The 2021 ‘Programme for Government’ underlines the Scottish Government’s commitment to support every child born in Scotland to reach their full potential. To achieve this, integral expansions in childcare and educational opportunities are needed.
In addition to these childcare-centred policies and economic strategy, the Scottish Government is committed to reducing the gap between male and female full-time hourly earnings.
“…a fully functioning childcare sector is a pivotal part of Scotland's national economic infrastructure…”
Supporting sustainable changes
To make these changes sustainable, and support families, the Scottish Government commissioned Snook to undertake mixed method research to understand the needs of parents and providers. The study focused on provision and demand of school age childcare (aged between 4 – 14 years) in rural and island areas in Scotland, where access to childcare and activities was suspected to be reduced by limited transport, lack of employment opportunities, and other factors.
Investigating school-aged childcare provision
We were tasked to research school aged childcare provision and reach out to care providers, parents and third sector. These groups would be able to tell us about their experiences and the challenges they faced. Our intention was to understand how childcare takes place in these areas and identify the key issues to be addressed.
Our research explored:
- existing models of childcare in rural and island areas
- challenges parents face accessing childcare
- challenges providers face delivering childcare
- case studies and areas of opportunity
Our research approach
We completed extensive desk research to assess existing data and conducted in-depth interviews with subject matter experts across the Childcare and Education sector. This research was used to create a survey which was completed by over 800 parents, and 72 care providers across six rural and island local authorities.
Using the results of the survey to help shape our discussion guides, we conducted one-to-one interviews with 12 parents and 15 care providers. Our aim was to discuss their personal and professional arrangements more deeply to identify and understand the similarities and differences across the different regions. We then complemented our analysis by using system mapping tools.
Above: a map of Scotland highlighting the six rural and island local authorities the project research was undertaken within.
A parents perspective
The research discovered that lack of flexibility, availability and the absence of wraparound childcare were really limited and impacted on the working parent’s ability to find suitable work. The cost of childcare, limited transport options and insufficient options for children with additional support needs were also limiting families. Many end up relying on informal childcare.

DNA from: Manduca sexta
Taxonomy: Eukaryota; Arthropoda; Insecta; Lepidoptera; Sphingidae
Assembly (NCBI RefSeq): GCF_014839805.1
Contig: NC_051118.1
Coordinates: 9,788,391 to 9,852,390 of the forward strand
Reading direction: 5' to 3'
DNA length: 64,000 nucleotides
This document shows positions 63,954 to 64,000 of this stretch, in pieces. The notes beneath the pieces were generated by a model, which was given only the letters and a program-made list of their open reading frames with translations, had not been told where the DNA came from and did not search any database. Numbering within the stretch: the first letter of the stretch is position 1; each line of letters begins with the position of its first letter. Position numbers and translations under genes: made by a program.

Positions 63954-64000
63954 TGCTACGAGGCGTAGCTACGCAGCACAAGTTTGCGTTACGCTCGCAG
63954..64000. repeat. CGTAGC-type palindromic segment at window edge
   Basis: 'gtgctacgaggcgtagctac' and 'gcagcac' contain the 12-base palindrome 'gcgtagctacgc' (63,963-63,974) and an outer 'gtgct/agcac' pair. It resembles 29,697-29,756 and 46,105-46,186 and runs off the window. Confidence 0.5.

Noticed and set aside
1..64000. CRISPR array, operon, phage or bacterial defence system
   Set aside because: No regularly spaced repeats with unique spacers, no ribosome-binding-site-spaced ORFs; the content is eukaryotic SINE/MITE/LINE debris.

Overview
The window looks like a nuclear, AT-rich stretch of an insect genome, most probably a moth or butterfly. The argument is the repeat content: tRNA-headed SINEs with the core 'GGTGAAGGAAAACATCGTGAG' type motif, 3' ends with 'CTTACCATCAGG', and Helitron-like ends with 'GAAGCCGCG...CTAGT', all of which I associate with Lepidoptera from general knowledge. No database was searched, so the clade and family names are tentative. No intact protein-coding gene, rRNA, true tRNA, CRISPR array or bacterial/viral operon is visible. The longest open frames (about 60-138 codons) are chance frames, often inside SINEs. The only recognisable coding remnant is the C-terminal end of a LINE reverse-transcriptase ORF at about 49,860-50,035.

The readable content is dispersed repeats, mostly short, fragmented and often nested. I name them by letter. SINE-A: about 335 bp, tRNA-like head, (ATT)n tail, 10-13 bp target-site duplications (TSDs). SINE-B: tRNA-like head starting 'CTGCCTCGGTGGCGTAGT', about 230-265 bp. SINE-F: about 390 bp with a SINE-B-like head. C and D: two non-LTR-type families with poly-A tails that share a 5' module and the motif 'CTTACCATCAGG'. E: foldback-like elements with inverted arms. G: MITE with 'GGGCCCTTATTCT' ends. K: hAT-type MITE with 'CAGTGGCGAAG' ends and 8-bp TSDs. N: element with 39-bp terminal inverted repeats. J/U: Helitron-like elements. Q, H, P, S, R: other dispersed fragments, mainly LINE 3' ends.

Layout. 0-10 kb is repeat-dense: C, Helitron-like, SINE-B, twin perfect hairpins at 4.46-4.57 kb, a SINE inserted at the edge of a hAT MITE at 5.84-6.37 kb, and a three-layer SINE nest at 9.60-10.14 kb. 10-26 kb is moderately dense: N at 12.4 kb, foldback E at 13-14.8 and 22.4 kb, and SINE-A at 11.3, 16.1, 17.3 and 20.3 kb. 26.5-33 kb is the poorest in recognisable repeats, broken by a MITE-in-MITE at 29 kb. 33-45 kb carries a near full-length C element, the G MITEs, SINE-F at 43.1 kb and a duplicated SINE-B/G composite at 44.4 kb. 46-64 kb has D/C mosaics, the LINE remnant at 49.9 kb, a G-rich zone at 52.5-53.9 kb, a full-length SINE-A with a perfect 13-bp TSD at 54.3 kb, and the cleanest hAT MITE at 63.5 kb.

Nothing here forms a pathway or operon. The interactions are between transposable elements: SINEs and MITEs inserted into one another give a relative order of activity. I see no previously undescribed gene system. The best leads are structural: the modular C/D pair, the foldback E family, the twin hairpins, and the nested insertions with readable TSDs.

Other contributing factors that compounded the above findings were the absence of childcare during school holidays.
“Even if you are able to arrange the childcare, the real issue is moving the children around”.
Childcare providers challenges
Childcare providers shared that they struggle with inconsistent demand which makes it difficult to run their settings efficiently – this was an issue consistent with rural areas. The majority also said they have experienced a lack of suitable funding and a decline in support. Most reported it was difficult to train staff to the level they need to be to comply with Care Inspectorate standards whilst still offering appropriate remuneration and opportunities for training.
“A lot of these things [issues] it’s not people not wanting to do it, it comes down to the financial implications of running it. We would be more than happy to open at 8:00am… but you might only get 2 or 3 children through the door. Financially it’s not viable.”
The ability of many care providers to offer a variety of activities and experiences for children in their care was limited by the size and type of their facilities, or the fact they didn’t own the property and shared it with other groups. They were also limited by transport either by limited public transport options or ownership of vehicles that weren’t large enough to transport all the children in their care. These limitations also reduced the providers ability to accommodate children with additional support needs.
There was a general sense of feeling undervalued and unsupported in their profession. However, the intention and desire to support local families by providing a higher quality of childcare was clear in every case.
Flexible wraparound childcare is essential for parents; many challenges faced by rural parents and providers mirror those in urban areas but are exacerbated by rural and island characteristics.
Given the extent of the change needed in order to be able to fully support the Scottish Governments commitment to ‘fully flexible wraparound childcare’ we recommended that no single approach is enough on it’s own to be able to ensure adequate support.
Instead, offering more flexible, blended models of childcare that are sufficient for working parents requires:
- a combined and sustained effort that includes partnerships with local employers
- a well-connected network of childcare providers
- extended financial support
Our final recommendations were that all future developments should be done in close partnership with the communities they serve to ensure they are fully tailored and mindful of the specific community needs.
You can read the Snook User Research Team’s full report: ‘Accessing school aged childcare in rural and island areas: research’, and the visual summary both published on the Scottish Government website.